This Glorious Urban Circus: Michael Oatman / Cleveland

Cleveland’s FRONT triennial is primarily a visual arts event. But its choice of playwright Michael Oatman as one of its initial six Cleveland artists through the Cleveland Foundation’s Creative Fusion program  signals a broader agenda.  The selection of Oatman also indicates an attempt to reach out to parts of the urban area often overlooked for trendier and more affluent environs.

Michael Oatman, artist-in-residence at Karamu Theatre - Photo © Bob Perkoski,

Michael Oatman, artist-in-residence at Karamu Theatre – Photo © Bob Perkoski,

Many Clevelanders first became aware of Oatman when he penned his column “This Glorious Urban Circus” for Cleveland alternative newsweekly The Free Times in the mid ’00s, sharing his observations of being a black man living in the inner city.

Oatman first aspired to be a novelist but discovered a talent for playwriting instead. He earned his MFA in playwriting at Cleveland State in 2008, and accolades quickly accumulated. He was named only the second playwright in residence at the celebrated Karamu House theater in its 100-year history, joining Langston Hughes.

His plays have been widely produced, not just at Karamu but at other Cleveland theaters such as the Cleveland Play House (where he was part of their Playwrights Unit) and Cleveland Public Theatre and in New York City, Chicago, Portland, Omaha and Washington D.C. He’s also directed at theaters all over the region.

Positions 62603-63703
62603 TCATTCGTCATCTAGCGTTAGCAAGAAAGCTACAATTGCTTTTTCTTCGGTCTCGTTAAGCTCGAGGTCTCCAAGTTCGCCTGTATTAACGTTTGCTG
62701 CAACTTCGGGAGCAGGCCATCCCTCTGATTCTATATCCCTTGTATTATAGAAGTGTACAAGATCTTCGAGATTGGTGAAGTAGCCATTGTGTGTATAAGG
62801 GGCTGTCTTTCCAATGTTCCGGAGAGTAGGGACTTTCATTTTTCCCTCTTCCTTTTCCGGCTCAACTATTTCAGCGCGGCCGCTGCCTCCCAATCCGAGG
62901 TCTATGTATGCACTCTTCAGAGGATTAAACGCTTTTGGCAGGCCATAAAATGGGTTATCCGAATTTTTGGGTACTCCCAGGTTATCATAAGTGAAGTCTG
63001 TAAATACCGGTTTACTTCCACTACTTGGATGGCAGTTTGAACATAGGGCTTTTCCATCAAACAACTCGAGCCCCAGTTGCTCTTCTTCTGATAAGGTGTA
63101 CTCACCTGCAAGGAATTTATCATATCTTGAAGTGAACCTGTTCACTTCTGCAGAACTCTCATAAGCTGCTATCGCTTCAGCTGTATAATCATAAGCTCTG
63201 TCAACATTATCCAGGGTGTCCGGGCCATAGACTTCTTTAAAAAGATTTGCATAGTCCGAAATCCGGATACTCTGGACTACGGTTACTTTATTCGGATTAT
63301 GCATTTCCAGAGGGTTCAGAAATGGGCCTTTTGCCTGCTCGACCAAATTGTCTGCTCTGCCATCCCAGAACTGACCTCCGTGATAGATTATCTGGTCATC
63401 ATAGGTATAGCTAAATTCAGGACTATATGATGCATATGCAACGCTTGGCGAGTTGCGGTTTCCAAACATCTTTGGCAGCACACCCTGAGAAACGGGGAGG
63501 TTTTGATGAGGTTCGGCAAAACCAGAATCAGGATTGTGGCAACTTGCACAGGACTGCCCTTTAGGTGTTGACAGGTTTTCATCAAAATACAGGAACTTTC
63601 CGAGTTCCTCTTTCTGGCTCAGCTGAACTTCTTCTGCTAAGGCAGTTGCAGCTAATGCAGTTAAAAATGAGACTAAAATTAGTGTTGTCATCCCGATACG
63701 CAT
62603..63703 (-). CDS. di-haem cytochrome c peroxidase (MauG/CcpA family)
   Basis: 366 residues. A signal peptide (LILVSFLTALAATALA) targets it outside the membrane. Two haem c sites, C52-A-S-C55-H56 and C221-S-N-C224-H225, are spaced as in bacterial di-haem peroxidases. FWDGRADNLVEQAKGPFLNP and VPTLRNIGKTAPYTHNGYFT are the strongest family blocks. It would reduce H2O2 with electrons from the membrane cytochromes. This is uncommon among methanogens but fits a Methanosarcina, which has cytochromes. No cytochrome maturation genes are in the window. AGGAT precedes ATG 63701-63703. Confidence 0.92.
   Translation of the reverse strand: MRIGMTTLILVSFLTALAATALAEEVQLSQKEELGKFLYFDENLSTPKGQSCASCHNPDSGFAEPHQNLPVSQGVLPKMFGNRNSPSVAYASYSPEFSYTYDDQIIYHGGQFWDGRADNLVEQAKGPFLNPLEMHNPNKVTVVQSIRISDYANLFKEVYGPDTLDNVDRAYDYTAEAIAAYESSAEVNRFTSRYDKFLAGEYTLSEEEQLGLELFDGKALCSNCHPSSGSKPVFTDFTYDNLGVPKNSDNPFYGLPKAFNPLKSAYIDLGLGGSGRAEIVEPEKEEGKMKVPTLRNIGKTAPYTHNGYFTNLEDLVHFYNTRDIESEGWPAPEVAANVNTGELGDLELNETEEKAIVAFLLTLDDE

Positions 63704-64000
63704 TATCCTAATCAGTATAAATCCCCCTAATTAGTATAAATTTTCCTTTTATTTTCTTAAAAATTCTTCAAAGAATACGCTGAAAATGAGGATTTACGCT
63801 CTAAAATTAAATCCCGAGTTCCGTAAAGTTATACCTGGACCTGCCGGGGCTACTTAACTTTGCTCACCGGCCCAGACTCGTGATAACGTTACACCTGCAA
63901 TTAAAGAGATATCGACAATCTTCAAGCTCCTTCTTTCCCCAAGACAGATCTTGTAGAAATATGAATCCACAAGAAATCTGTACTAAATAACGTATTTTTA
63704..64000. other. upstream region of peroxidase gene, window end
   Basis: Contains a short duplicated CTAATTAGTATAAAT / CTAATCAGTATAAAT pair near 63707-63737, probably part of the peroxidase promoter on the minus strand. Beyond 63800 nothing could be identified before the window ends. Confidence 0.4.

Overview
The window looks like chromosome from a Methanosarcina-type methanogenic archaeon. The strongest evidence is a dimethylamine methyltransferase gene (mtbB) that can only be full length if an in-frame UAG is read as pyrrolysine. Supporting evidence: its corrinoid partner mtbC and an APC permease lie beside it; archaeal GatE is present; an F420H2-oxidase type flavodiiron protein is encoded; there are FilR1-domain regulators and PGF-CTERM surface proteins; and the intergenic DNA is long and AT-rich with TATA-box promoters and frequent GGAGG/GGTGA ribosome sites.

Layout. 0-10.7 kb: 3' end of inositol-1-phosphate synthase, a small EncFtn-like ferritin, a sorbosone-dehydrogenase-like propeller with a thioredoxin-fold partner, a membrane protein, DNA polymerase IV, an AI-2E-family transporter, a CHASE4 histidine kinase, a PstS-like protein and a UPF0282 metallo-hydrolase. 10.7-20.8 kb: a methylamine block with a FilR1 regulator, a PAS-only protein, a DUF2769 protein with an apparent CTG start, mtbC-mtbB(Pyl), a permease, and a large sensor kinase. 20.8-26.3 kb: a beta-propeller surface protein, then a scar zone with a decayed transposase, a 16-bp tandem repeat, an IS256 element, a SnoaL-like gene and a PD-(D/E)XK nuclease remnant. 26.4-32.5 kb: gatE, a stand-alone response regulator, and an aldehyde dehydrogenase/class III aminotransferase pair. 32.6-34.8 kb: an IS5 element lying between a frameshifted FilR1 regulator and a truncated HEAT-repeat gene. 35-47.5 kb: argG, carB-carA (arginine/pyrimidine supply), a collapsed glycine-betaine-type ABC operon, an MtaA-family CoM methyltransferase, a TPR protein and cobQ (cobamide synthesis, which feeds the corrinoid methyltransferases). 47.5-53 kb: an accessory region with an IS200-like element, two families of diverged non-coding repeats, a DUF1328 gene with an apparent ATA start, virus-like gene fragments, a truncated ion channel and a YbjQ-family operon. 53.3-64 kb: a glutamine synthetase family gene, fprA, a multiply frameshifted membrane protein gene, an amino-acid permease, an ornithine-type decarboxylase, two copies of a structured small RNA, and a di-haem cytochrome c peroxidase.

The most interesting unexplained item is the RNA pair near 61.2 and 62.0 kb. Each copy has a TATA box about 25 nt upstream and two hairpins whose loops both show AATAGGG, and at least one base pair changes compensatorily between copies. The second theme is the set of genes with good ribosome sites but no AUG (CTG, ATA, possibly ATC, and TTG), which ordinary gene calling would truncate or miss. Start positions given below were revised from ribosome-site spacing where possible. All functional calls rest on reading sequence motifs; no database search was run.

Oatman earned the Cleveland Arts Prize for an emerging artist in 2011 and won a Community Partnership for the Arts and Culture / Cuyahoga Arts and Culture Creative Workforce Fellowship that same year. He started Phoenix Theatre at the Garden Valley housing developments, one of Cleveland’s poorest and most crime-ridden neighborhoods. He created a stir in 2016 when he had a white actor portray Dr. Martin Luther King Jr., getting national press.

Somehow, as result of all that theatrical activity, the FRONT curators came across him. “They found me,” says Oatman. “Maybe they saw me doing my [Creative Workforce  Fellowship] stuff. I did a series of events and there were a lot of people there.”

With the development of the FRONT collaborations still in the early stages, Oatman admits he’s not sure yet quite how it’s going to work, although as a theater artist, he’s already well versed in the art of collaborative exploration.

“I don’t think they have it figured it out,” he says. “I think they wanted a playwright to come and maybe do some kind of ekphrastic thing. Instead of putting down a template, I think they want artists to get artists in the same room to sit and talk about things and develop things. But we’ve literally just started.”

And while his role is just now developing, Oatman says, “I take my cue from Charles Winchester from MASH. He used to say I try to do one thing really well, focus on that and then move on to the next thing. I want to do a really good job and leave the rest to take care of itself. I’ve been thinking about different ways I can bring value to the project. I just want to make sure I pull make weight and make them glad they chose me.”